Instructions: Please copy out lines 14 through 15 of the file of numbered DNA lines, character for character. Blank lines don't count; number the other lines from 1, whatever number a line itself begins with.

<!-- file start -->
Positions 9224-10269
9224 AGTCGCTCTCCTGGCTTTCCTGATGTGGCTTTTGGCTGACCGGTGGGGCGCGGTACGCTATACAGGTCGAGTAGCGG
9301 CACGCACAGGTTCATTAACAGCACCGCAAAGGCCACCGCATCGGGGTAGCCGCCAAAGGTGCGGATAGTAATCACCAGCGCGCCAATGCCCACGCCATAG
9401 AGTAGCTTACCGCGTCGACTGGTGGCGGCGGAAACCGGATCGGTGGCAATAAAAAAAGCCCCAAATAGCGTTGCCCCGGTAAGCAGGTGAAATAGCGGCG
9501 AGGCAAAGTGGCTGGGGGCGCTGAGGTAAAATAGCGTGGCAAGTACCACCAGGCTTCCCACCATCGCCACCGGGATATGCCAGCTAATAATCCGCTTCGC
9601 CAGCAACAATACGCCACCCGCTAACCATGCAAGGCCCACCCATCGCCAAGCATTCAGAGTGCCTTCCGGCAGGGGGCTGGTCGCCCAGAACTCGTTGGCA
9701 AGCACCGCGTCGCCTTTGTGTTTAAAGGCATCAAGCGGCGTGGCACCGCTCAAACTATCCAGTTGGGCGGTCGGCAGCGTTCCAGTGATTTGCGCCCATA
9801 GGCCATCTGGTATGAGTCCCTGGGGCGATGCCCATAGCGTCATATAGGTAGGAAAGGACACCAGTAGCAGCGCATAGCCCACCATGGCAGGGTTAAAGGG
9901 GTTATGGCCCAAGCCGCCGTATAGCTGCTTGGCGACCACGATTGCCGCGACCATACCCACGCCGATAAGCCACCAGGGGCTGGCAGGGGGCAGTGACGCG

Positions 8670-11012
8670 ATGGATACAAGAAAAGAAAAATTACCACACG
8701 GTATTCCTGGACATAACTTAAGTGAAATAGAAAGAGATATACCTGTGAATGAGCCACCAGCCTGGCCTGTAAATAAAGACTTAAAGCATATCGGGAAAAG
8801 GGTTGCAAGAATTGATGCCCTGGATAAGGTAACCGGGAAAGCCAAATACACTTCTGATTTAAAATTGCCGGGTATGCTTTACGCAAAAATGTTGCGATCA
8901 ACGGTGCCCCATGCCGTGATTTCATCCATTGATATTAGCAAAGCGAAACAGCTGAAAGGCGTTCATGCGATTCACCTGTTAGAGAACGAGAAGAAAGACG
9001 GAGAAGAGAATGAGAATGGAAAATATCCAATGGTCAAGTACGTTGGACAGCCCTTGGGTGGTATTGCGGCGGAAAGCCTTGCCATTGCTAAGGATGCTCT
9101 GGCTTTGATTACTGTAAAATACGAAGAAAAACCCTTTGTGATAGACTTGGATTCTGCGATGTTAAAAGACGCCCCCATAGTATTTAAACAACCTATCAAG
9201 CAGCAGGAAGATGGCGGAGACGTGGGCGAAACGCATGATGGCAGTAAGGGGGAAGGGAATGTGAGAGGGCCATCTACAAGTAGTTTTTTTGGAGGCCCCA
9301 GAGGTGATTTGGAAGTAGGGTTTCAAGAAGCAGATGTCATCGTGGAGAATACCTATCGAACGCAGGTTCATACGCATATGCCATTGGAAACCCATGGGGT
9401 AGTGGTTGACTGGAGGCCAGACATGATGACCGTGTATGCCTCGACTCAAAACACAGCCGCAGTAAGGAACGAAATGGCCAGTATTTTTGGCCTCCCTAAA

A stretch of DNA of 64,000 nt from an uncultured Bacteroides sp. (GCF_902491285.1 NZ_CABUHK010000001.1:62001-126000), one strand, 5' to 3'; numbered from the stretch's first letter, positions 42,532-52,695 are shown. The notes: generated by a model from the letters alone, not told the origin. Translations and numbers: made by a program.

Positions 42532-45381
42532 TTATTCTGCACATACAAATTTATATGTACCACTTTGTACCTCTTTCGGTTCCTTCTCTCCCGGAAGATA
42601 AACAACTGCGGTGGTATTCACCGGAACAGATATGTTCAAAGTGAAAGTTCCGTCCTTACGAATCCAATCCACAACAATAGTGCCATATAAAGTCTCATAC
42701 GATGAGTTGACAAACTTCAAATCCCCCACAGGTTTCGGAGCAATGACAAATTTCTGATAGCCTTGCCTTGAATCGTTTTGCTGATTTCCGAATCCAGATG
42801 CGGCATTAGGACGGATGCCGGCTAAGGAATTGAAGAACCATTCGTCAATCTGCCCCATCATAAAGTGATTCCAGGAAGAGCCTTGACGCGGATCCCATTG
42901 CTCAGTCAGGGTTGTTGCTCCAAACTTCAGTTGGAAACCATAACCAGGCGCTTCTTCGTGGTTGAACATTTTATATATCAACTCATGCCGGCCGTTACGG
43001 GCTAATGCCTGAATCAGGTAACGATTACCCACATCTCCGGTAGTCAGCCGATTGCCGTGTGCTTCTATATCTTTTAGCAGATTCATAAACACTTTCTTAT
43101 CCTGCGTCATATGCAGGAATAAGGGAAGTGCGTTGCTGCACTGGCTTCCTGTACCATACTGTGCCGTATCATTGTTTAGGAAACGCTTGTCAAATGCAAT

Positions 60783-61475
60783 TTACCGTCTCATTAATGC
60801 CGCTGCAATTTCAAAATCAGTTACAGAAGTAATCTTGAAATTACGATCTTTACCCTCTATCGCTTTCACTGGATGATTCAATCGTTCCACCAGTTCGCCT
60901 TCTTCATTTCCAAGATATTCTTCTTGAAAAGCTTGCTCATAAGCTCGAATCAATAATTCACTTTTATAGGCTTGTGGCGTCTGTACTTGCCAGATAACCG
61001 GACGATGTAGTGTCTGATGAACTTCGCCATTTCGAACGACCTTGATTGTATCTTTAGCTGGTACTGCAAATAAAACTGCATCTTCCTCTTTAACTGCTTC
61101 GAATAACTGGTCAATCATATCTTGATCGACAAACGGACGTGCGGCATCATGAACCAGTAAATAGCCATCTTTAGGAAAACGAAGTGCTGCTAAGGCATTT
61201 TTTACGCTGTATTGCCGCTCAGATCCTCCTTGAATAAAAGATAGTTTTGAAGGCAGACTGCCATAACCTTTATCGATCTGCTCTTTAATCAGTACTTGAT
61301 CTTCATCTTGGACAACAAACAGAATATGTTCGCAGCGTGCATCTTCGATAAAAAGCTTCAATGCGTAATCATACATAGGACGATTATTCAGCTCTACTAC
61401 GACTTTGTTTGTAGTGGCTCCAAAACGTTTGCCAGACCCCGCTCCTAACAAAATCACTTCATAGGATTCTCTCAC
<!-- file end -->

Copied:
8901 ACGGTGCCCCATGCCGTGATTTCATCCATTGATATTAGCAAAGCGAAACAGCTGAAAGGCGTTCATGCGATTCACCTGTTAGAGAACGAGAAGAAAGACG
9001 GAGAAGAGAATGAGAATGGAAAATATCCAATGGTCAAGTACGTTGGACAGCCCTTGGGTGGTATTGCGGCGGAAAGCCTTGCCATTGCTAAGGATGCTCT